Even to Jim Ochowicz and Geoff Brown, respectively team manager and mechanic for the Motorola team, whose long experience in cycle racing was packed into one of the 42 team cars on the route with your correspondent taking a seat alongside.
'I've never seen so many people at a bike race. Never,' Brown, who has been on the circuit for eight years, said. Ochowicz, who cycled for the US team at the 1972 and 1976 Olympics, commented wryly: 'The Queen doesn't get a turn-out like this, does she?'
The progress did indeed seem a royal one, nowhere more so than in Royal Tunbridge Wells, where the centre was thronged. A mile or so beyond, a large sign in a private driveway testified to the fact that a certain trio of gentlemen - no names, no libels - 'are defective and negligent solicitors'. One could only guess at the case history. . .
The motivation for the crop of posters in Kent's orchard territory was less hard to fathom. Support British Growers. English Fruit is Fresher. When the assembly moved into Sean Yates territory - the route passed within three miles of the British veteran's home in Sussex - the signs of support cropped up everywhere. One group of supporters included Yates's parents. He was allowed to ride ahead of the peleton to greet them.
The vehicles from Motorola, Yates's team, received particular adulation. But at this point, Ochowicz, alerted by the tour radio which keeps team managers informed of events at the head of the race, was becoming concerned with tactics.
Before the race, Ochowicz had identified the crucial area of the 204-kilometre stage. 'It will happen here,' he said, pointing at the relief map of the route and picking out Cote de Ditchling Beach (180.5 km), the steep climb on the outskirts of Brighton.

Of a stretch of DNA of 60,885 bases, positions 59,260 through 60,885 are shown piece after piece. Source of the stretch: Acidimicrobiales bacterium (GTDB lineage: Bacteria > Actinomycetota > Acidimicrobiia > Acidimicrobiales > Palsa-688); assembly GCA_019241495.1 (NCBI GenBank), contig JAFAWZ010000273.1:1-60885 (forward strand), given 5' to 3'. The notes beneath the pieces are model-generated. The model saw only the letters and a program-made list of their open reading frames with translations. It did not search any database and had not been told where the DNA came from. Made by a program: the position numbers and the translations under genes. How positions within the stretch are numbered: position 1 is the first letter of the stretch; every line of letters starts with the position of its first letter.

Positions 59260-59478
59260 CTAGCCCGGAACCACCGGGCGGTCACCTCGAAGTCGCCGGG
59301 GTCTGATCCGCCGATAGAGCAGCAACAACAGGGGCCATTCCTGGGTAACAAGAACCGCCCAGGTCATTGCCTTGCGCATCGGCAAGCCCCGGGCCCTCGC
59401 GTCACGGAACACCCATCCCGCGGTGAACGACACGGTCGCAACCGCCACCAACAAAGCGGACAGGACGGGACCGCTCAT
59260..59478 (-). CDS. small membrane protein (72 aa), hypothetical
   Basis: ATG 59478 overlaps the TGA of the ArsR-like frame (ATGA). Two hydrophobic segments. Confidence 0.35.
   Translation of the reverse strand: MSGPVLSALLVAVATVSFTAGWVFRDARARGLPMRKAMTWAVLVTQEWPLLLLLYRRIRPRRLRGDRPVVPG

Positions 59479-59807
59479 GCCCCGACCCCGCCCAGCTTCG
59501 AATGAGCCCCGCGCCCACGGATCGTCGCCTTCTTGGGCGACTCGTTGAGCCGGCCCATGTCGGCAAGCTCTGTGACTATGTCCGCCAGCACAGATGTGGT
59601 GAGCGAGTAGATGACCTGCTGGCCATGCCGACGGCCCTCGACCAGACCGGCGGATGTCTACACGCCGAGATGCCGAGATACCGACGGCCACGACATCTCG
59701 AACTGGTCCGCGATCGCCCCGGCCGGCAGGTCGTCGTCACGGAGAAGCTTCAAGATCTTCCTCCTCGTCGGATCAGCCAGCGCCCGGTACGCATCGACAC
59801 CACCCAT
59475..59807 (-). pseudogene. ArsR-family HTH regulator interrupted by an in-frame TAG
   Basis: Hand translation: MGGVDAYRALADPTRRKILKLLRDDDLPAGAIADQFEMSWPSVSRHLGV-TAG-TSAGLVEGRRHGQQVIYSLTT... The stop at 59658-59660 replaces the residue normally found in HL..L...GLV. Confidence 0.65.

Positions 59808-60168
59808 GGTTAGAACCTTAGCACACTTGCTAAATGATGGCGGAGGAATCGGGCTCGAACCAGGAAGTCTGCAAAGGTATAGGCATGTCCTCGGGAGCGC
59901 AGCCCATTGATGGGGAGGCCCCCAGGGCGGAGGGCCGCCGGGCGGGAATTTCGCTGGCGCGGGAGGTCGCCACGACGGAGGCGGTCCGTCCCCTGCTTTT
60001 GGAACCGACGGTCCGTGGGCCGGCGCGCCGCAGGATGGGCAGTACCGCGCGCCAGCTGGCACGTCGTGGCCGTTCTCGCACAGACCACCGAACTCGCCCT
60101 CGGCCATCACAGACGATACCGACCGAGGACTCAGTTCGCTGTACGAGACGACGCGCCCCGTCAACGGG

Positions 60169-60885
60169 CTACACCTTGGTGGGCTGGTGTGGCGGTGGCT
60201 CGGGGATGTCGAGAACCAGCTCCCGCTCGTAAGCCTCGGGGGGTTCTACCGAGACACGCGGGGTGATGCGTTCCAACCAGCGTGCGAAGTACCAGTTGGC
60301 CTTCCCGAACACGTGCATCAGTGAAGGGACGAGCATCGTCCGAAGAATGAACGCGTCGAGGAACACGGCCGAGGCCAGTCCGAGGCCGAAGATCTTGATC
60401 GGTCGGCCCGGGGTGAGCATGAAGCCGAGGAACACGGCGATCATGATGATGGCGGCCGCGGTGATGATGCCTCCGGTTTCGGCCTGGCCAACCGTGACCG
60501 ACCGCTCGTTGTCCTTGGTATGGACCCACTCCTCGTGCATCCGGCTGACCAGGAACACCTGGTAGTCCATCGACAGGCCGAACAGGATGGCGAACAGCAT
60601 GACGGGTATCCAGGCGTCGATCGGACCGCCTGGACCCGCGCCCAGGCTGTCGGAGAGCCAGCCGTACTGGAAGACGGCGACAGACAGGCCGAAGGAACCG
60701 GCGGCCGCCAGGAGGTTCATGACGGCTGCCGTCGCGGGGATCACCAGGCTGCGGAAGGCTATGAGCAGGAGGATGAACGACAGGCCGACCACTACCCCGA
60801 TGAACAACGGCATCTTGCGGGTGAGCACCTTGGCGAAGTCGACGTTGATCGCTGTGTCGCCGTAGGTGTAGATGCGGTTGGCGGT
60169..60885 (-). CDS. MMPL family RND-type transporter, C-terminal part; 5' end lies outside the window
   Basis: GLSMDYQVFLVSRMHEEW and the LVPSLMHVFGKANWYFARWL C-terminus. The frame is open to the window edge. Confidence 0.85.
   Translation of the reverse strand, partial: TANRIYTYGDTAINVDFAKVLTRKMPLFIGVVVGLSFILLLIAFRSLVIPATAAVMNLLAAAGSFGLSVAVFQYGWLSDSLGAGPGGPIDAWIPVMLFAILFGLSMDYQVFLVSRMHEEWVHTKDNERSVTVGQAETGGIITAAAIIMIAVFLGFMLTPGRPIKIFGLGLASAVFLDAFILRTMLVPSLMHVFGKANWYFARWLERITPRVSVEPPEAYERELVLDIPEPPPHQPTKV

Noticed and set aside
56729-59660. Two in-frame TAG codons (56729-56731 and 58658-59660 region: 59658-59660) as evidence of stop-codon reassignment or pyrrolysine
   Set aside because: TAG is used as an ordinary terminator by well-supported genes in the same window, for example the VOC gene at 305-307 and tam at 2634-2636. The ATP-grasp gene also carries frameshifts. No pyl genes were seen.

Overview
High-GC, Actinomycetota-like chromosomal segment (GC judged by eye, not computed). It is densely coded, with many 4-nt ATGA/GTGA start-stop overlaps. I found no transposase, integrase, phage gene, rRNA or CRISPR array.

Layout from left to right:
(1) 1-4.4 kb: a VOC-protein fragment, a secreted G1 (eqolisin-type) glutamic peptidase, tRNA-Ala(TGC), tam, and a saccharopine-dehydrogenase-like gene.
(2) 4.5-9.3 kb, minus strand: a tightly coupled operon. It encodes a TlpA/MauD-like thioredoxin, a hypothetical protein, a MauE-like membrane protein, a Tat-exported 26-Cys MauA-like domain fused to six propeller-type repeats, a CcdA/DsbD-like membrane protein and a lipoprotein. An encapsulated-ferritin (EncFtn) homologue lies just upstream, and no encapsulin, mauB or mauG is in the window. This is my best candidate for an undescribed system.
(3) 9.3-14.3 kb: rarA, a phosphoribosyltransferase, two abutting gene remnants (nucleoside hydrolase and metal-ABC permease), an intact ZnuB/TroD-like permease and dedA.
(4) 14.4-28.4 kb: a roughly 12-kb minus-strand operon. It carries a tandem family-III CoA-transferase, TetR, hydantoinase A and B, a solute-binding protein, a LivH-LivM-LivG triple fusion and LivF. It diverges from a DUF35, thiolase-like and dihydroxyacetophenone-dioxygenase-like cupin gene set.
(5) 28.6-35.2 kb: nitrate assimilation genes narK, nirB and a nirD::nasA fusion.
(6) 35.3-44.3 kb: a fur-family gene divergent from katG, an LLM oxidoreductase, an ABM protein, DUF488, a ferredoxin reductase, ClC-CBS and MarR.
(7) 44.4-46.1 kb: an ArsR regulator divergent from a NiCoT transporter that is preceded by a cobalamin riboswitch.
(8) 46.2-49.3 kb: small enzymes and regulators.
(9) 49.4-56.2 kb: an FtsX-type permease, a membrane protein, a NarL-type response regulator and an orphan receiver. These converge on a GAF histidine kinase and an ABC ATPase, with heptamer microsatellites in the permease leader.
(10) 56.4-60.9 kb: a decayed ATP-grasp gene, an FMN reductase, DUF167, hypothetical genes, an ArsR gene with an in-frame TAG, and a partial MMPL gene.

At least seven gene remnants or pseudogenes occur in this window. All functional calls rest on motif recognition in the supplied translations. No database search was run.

As the race approached the rise, the two early leaders, Emmanuel Magnier and Francisco Cabello, still had a four-minute lead. Ochowicz's sporting director, the former Olympic gold medallist Hennie Kuiper, radios through to suggest that GB, the leading team, are not doing enough to close the gap and that Motorola need to put pressure on them. As he speaks, Radio Tour crackles over the information that an attack has begun. But it soon becomes clear that one of the men involved is a GB rider, Flavio Vanzella. Motorola have not covered him.
'Frankie or someone should be right there next to him because GB will stop chasing if he gets away,' Ochowicz said. 'They were sleeping there.'
Ochowicz is assured as he steers the car through the other vehicles and bikes ahead of him when there is cause to make contact with the riders. 'When you get among the peleton it's the centre of a hurricane,' he says. 'The closer you get, the more chaos.'
But it is organised chaos. The 42 team cars stick to the right-hand side. When contact needs to be made - Motorola's riders have pagers - the cars move up on the left side, which operates as the event's spinal column.
As things turn out Vanzella's third place on the day sees him take the overall tour lead.
Kuiper, a veteran of 12 Tours de France was suitably phlegmatic afterwards. 'We were trying to get the yellow jersey. But letting Vanzella break was a mistake.
'Then it is easy to talk about mistakes when you are in a car. If your legs are not strong enough, what can you do?'
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